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Things To Do in The Smoky Mountains


A B&B and Boutique Hotel Located in the Center of It All

potter working clay with knife

In Western North Carolina, you're never far from local pottery shops with working studios and galleries. Folks staying at Chalet Inn Bed & Breakfast or Chalet Suites Boutique Hotel who enjoy pottery of all different styles will have plenty of opportunities to shop for functional tableware, decorative pieces for the home, or that perfect unique gift for a friend. Here are some of our favorites…

Sylva / Dillsboro / Cullowhee

The Fiery Gizzard – Each piece of pottery offered is individually hand-turned and glazed, then kiln fired to 2,200 degrees at this Sylva NC pottery gallery. Mark and Anne Karner currently offer three standardized colors including a deep glossy blue, a speckled rust that ranges from glossy to semi-matte, and a most unique and complex copper red. Mark also considers special dinnerware orders. 7749 Great Smoky Mountain Expy. (Hwy. 74), Sylva. 828-631-1582.

Riverwood Pottery – Potters Brant and Karen Barnes are joined by their daughter Zan, in making pottery in traditional and contemporary glazes and styles. Brant's pottery takes many forms, but he leans towards functional tablewares, which he creates in many shapes familiar in North Carolina and Southern pottery, and in an array of beautiful glazes. Craft Circle, Dillsboro. 828-586-3601.

Treehouse Pottery – Owned and operated by potters, Joe Frank McKee and Travis Berning, this gallery showcases a wide variety of their pottery as well as works by several other potters. Joe and Travis are also featured at other galleries around the nation. 148 Front Street, Dillsboro. 828-631-5100.

Bryson City

Pincu Pottery – Elise Willa Pincu Delfield, a member of the Southern Highlands Craft Guild, makes beautiful, functional pottery on the wheel and with slabs of clay. She also teaches in the Heritage Arts Program at Southwestern Community College. 80 Highway 28 South (West of Bryson City). 828-488-0480.


Qualla Arts & Crafts – Founded in 1946, this long-running Native American cooperative continues to uphold a standard of excellence when it comes to the traditional arts and crafts of the Eastern Band of Cherokee Indians. Showcasing the works of over 250 members, it offers a vast selection of high quality baskets, pottery, wood and stone carving, beadwork, and much more. 645 Tsali Blvd. (US 441). 828-497-3103.  

Joel Queen Gallery – As a member of the Eastern Band of Cherokee Indians, Joel Queen is keeping Cherokee art alive. Visit his gallery and find many treasures including traditional Cherokee pottery, blackware, baskets, stone and wood sculptures. Joel also designs and sells miniature versions of the black legend bear sculptures that are placed throughout the town of Cherokee. 1036 US 441 North. 828-497-2444.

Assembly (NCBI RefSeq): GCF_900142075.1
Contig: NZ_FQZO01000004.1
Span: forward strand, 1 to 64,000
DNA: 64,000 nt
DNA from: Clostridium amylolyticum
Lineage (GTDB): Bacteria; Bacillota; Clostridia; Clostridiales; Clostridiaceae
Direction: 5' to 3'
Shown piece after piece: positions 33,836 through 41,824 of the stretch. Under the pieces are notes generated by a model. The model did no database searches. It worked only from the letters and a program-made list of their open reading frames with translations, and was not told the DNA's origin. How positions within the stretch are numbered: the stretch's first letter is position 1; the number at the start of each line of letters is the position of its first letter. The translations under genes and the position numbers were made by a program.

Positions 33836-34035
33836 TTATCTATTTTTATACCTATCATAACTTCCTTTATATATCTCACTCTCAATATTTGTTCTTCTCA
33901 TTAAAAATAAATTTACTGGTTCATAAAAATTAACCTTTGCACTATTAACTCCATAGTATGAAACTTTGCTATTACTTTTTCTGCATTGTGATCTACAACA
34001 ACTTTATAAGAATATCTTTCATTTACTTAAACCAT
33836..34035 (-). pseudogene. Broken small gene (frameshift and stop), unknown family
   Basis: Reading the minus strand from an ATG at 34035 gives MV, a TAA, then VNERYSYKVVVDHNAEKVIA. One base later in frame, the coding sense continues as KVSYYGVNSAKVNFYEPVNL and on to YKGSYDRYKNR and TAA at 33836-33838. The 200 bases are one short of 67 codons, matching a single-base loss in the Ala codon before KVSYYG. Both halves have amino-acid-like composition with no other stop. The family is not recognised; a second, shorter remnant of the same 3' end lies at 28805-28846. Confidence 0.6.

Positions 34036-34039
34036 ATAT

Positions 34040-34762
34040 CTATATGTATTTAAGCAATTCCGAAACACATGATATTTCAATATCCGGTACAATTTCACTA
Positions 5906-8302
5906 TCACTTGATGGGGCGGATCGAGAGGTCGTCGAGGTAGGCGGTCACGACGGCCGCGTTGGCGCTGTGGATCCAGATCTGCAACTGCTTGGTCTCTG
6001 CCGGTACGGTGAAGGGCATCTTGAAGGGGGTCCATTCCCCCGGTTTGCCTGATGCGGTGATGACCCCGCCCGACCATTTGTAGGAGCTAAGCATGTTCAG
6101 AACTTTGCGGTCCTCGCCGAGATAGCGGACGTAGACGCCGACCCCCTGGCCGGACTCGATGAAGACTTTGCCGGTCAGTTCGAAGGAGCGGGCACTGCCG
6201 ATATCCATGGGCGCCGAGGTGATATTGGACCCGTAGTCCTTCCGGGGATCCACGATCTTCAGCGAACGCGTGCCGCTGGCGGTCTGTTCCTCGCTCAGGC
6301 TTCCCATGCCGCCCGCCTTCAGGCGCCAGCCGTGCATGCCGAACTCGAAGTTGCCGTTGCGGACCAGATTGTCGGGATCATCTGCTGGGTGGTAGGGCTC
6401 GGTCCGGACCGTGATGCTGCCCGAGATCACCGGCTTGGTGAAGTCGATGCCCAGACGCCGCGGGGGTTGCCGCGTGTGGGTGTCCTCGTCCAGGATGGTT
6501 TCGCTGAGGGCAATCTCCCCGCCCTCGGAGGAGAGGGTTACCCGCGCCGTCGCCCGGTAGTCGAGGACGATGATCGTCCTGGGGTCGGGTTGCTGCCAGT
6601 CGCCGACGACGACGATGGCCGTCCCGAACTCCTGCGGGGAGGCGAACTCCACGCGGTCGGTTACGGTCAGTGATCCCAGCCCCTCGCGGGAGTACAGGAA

Mud Dabbers – This pottery and craft shop sells locally made functional and decorative hand-crafted pottery. Mud Dabbers opened in 1988, featuring the work of the John O. Dodson family and today they feature other local potters as well, providing an exceptional variety of pottery forms and styles. This shop has potters on site, and visitors are welcome to watch them at work. Pottery classes are offered. 20767 Great Smoky Mountain Expy. (Hwy. 74), Balsam. 828-456-1916.

Stecoah / Almond

Yellow Branch Pottery and Cheese – A family business operated by Karen Mickler and Bruce DeGroot. Karen produces functional stoneware using the potter's wheel and makes hand built pots as well. Bruce manages a herd of jersey cows whose milk is used to make artisanal cheese on the farm. Open April through November; other times by appointment. 1073 Old Yellow Branch Circle (off Hwy 28), Stecoah. 828-479-6710

Stecoah Gallery – Enjoy the works of local and area potters along with a wide variety of traditional and contemporary works: paintings, weaving, wood-turned items, glass works, photography, note cards, jewelry, soaps, quilts, books and much more. 121 Schoolhouse Road (off Hwy 28), Stecoah. 828-479-3364.

Hounds Hollow Pottery – Aaron Ely is a potter focusing on hand thrown horsehair and RAKU pottery at his gallery and studio. All pottery is hand thrown on the wheel by Aaron and he pays particular attention to finish and detail. One will find both functional and decorative pieces among his works. 1262 Tobacco Branch Road, Almond. 828-479-1007.